I love Katherine Mansfield’s poems and her stories too. An underrated woman of distinction! My aunt lived quite close to her home in Thorndon before all was demolished and moved about for the sake of the motorway …… And your gladiola in a jar is a fabulous sight. Your photos are inspirational.
We read a little of Katherine Mansfield at high school, and I have dipped into her work on and off over the years. I think she has been underrated but, to some extent, that has been counteracted by the wonderful Katherine Mansfield Menton Fellowhsip. Thank you for your kind words about my photos.
Katherine Mansfield was one of so many creative people who didn’t live past their 30s. (Mendelssohn, Schubert, and Mozart come to mind as three others.) When we were in Wellington I learned about the Katherine Mansfield House and thought about visiting it, but we ended up not doing that, given our limited time and the pull of so many other things there.
It’s a lovely place to visit but, as you say, there are many other more interesting places to go in Wellington. You made a good choice.
Lovely. I feel blessed to have your inspirational posts. Along with Karen Pickering’s daily musical posts, the two things are hugs of grace each day.
Aww…. a lovely comment. Your friendship is a hug of grace, too.
What a creative way of turning a flower into a candle! May the light of the candle always shine for you! Best wishes! Peter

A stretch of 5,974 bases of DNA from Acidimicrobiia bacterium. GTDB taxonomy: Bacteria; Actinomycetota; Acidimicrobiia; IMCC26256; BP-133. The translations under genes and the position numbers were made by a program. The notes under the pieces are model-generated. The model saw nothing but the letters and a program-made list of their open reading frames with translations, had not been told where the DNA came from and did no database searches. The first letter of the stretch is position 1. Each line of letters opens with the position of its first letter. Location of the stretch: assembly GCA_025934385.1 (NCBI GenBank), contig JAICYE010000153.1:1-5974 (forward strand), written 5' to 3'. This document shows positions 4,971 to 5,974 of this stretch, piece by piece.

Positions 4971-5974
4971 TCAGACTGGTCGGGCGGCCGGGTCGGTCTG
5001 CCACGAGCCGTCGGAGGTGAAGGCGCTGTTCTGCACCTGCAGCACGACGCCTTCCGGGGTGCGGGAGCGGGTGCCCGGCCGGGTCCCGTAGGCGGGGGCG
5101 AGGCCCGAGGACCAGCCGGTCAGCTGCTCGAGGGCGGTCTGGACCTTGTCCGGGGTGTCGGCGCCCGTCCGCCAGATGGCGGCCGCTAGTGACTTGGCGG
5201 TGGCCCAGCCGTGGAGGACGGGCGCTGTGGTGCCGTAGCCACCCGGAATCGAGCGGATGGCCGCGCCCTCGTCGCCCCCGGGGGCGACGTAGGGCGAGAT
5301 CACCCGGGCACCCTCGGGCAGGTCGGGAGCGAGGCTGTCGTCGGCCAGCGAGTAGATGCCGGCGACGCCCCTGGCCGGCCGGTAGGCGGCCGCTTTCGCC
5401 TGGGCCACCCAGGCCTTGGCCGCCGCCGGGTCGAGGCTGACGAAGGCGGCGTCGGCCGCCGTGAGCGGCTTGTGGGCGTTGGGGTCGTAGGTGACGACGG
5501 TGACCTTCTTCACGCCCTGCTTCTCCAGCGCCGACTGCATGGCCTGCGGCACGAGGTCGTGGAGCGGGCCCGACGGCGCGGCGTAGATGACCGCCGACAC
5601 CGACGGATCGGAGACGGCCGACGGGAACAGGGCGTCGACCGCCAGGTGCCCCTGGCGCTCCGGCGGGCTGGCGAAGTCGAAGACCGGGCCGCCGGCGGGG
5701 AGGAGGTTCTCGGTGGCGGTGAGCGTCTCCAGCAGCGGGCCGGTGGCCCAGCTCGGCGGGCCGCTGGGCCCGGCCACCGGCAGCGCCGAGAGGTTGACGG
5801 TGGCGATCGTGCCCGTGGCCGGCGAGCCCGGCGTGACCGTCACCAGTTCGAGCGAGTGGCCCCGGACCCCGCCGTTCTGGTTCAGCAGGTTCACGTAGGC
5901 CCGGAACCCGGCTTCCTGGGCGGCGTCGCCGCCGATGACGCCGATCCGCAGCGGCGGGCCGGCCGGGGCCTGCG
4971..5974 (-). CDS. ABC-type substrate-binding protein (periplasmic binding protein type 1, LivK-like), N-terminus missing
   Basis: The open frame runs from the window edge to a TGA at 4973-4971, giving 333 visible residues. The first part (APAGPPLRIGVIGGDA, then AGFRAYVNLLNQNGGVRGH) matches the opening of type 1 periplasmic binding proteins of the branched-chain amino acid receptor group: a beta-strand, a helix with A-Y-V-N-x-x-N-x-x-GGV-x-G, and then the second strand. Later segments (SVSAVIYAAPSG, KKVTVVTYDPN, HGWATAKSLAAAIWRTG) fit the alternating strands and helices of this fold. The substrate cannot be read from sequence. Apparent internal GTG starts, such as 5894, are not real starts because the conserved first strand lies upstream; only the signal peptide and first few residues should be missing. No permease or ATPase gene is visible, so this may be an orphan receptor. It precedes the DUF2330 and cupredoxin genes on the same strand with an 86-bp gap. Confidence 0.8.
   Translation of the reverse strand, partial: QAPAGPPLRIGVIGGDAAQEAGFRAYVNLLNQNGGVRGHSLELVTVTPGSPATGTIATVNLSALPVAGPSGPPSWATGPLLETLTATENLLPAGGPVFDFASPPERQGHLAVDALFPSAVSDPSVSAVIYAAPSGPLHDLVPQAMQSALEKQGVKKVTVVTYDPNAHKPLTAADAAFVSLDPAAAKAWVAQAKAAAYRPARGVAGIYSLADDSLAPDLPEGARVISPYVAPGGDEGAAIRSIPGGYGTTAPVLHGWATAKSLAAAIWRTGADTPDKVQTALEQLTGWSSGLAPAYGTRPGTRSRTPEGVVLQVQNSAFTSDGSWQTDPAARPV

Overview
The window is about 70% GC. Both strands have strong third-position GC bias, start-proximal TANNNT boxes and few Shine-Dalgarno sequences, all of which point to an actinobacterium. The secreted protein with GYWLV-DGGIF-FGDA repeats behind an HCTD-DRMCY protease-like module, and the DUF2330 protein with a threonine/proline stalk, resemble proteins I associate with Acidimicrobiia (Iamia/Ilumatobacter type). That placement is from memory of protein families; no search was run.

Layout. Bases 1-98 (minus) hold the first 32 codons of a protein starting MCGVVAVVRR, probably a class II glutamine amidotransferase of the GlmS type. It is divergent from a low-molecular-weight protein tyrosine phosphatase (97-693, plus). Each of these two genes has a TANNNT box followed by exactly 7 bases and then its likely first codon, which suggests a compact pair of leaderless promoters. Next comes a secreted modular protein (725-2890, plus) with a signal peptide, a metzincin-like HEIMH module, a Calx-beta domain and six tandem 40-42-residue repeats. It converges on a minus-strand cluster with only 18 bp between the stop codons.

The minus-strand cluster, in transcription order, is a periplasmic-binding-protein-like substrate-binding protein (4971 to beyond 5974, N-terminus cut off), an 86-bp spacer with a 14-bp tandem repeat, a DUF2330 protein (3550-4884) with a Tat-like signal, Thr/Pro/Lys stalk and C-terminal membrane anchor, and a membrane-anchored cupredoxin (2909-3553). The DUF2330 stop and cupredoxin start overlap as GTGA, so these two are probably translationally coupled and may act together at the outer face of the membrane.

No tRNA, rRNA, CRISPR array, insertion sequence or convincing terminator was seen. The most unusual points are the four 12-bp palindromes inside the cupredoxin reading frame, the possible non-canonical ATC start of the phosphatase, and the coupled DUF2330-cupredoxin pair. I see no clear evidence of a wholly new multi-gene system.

Thank you, Peter, for your blessing. The flower actually snapped off in the wind, one day, and I decided the best way to keep its beauty alive for as long as possible was to place it in a jar with a little water. It lasted for more than 2 weeks!
Knowing this adds another dimension of loveliness and grace to the photo.
Thank you, Liz. It was such a vibrant colour, it really did feel as though it was a light in the room.
Ah, Katherine Mansfield. Too long since I read her. Time to search the bookshelves. She’s there somewhere.
I have been reading some of her poems online. I am in love with her poems which reference The Grandmother.
I didn’t know her poems, so thanks for the intro.
I didn’t know about them either, until recently.
just like Tish, I’ve had the same reaction:”ah, Katherine Mansfield!” – comme disait Voltaire:”les grands et beaux esprits se rencontrent…” 🙂
And I must say, “Ah, Voltaire!”
I had exactly the same thought, Tish!
Katherine Mansfield is good to re-read, I find. Some authors don’t lend themselves to re-reading but she does.
Off we go then 🙂
You can organize a read-along. 🙂 🙂 Do get you started you can listen to my (poor) recording of Katherine Mansfield’s poem, Butterfly Laughter. https://youtu.be/3IOljHrABtM I am sure a butterfly’s laugh is not heard by many of us. 🙂
This is lovely, Ann. Just been over to YouTube.
🙂 🙂 There is another Katherine Mansfield reading there, too. It’s one of my Tuesday Prose readings. The Butterfly poem is my favourite, though.
It stays with you that butterfly 🙂
It was lovely to hear the sound of your voice, Ann!
Thank you, Liz. The videos are a way for me to challenge my speaking voice. I only allow myself two takes. Sometimes that works well, sometimes not. 😀